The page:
Wednesday, June 07, 2006

Will we see him after the break?

Speculation mounts that England will be up to its full squad by the beginning of the competition. Wayne Rooney the Manchester United striker and star England player, has been spotted kicking ball which means it is now a question of watch and wait. Confronted by a spate of similar foot injuries to David Beckham , Danny Murphy , Steven Gerrard , Michael Owen , Gary Neville and Roy Keane it seems perfectly natural to seek a general cause. Some like Tommy Docherty echoes the opinions of some sports injury specialists suggesting the lightweight nature of current boots, designed for precision ball control and traction do not provide adequate protection; whereas other raise an eyebrow at the punishing training and game schedule set for players at the top of their profession. A factor that is hard to discount, in the face of the grueling and congested nature of the domestic season in Britain. Nike were adamant their boots did not contribute to the injury. Details remain confused but it appears Rooney suffered a fracture of his fourth metatarsal on his right foot and not a stress fracture (March Fracture or hairline crack), as was previously reported. The former takes time to heal and would not resolve within six weeks however even when completely rested. Norman Whiteside has cautioned players recovering from a broken metatarsal should not return to play even when they are 95 per cent healed as the fragile bone is likely to refracture and or the player may pick up another injury.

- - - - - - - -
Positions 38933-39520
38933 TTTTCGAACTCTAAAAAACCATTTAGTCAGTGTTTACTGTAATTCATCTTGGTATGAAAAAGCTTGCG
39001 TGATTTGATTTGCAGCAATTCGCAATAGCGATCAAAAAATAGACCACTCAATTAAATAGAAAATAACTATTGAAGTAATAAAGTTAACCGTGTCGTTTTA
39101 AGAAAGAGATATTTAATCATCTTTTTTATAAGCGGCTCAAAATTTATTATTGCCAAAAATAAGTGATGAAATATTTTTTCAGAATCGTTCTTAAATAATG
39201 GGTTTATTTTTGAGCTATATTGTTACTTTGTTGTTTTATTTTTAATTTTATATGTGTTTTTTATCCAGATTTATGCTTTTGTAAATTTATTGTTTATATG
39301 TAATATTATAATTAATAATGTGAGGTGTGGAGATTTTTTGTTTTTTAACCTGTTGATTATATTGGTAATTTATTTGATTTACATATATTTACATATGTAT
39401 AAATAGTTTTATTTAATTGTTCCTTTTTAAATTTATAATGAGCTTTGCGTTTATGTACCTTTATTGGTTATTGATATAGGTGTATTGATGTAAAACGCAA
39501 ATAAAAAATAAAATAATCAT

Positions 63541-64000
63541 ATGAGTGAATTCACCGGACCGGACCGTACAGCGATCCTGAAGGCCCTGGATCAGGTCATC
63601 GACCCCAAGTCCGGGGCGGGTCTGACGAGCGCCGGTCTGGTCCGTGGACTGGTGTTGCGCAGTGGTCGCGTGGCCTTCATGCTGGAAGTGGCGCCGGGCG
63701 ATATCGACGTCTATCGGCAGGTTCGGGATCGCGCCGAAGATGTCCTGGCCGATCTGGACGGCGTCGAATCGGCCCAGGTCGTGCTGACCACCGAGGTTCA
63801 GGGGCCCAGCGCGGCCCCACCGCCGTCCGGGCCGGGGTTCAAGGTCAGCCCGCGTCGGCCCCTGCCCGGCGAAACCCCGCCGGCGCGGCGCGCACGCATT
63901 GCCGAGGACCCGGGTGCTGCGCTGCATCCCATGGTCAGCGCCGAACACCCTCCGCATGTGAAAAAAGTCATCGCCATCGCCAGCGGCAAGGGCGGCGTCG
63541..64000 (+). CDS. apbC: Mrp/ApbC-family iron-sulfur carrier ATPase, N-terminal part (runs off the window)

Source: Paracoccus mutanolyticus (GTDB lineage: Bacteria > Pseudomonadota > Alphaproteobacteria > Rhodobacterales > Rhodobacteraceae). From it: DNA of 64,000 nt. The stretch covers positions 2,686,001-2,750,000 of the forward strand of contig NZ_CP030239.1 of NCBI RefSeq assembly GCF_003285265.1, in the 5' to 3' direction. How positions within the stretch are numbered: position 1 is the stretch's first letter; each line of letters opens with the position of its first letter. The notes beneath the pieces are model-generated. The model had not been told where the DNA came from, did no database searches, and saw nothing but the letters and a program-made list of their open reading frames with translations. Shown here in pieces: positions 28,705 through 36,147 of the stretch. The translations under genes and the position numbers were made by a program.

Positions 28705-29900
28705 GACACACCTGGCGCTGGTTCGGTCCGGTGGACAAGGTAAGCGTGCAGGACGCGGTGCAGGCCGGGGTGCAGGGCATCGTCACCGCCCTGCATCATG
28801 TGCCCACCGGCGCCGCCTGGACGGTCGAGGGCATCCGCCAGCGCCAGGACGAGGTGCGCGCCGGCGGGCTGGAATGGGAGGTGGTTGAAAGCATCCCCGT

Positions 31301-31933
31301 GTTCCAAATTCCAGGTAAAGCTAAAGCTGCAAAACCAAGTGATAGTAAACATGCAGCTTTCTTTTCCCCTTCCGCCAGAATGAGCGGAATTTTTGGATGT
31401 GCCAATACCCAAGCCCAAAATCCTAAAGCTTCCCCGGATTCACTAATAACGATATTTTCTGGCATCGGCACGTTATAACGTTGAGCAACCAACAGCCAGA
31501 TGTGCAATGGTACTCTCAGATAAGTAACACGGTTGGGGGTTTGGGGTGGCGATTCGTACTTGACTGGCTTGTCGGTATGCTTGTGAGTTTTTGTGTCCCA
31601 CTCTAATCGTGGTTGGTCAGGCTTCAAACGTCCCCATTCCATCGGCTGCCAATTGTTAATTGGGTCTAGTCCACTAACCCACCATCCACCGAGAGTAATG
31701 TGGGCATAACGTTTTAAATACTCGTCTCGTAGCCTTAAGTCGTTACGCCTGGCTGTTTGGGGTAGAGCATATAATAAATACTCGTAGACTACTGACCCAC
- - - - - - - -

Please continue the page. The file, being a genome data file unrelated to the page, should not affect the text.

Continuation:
Contrary to the press and their interest in soccer elite stress fractures were first described by Aristotle in 200 BC, and entered medical literature in 1855 when a Prussian military physician called Breithaupt, described what is now known as a "march fracture" (stress fracture of the metatarsals). Metatarsal fractures represent approximately 25 percent of all stress fractures reported and are not limited to elite athletes or military recruits. They are seen in runners of all levels, ballet dancers, gymnasts, those engaged in high-impact aerobics, as well as people with rheumatoid disease, those with metabolic bone disease, and neuropathic conditions. Stress fractures are estimated to comprise up to 16% of all injuries that are related to athletic participation; running is the cause in most of these. Most stress fractures (95%) involve the lower extremities; the metatarsals are most commonly involved. It is more usual for the second and third metatarsal to fracture with the fourth being quite rare. In severe cases more than one middle metatarsal may be involved. There are several factors which contribute to the development of stress fractures and generally these occur as a result of a repetitive stress injury that exceeds the intrinsic ability of the bone to repair itself. Histologists believe bone is more susceptible to injury when there is a delay between osteoblastic and osteoclastic activity and when combined with unusual or prolonged tensional and bending stresses acting across the foot result in micro-fractures appearing as weakness in the small bone. Strong and repetitive stress on bone at the insertion point of muscles, resulting in focal bending stresses beyond the ability of the bone to tolerate will result in full fractures. Approximately 60 percent of people with a stress fracture have had previous occurrences and are a higher risk of a complete fracture (as in the case of Rooney). The second, third and fourth metatarsals are relatively fixed in position within the foot whereas the first and fifth remain moderately mobile. Greatest stress is placed on the middle three metatarsals when longitudinal twisting occurs due to prolonged pronation into propulsion. The first metatarsal can fracture but this is often due to abrupt trauma (traumatic fracture) whereas the fifth metatarsal can fracture relatively easy at its base where the peronei muscle is inserted. This is an avulsion fracture and associated with a lateral ankle strain. In footballers such as Michael Owen, this may have arisen during weightbearing or as likely when a tangerial force caused the ankle to abruptly invert during non weight bearing flight e.g. striking the ball or being hit by another boot. A true Jones fracture will arise when the proximal diametaphyseal junction is broken due to an overpull of the peronei muscles. Despite Owen and Rooney having metatarsal fractures these were likely to be quite different in their causation although overuse may have contributed. New boot designs do everything to improve foot function during the contact sport including protection the foot from injury. The trend within the new generation of boots is to encorporate a shell reinforcement similar to a racing car to support the arch during propulsion (and when the foot contacts the ball mid air). Cleat (or stud) position varies and favours player preference, but composition polyurethanes give wider opportunity to cope with take off and landing forces. Boots are more flexible and lighter in weight and some contain flexible metallic type sheeting within the mid sole which adapts to peak pressures between bone and stud position. These really contain all that is known about material science and biomechanics of the sport. The incidence of fractures of the middle metatarsals in elite soccer players is more than likely due to over training and playing schedules. Further fielding players with less than a 100% recovery supported by cortisone and or local anaesthetic injections are both controversial and reckless disregard for personal safety. Let us hope that does not arise in the FIFA World Cup Germany 2006 .

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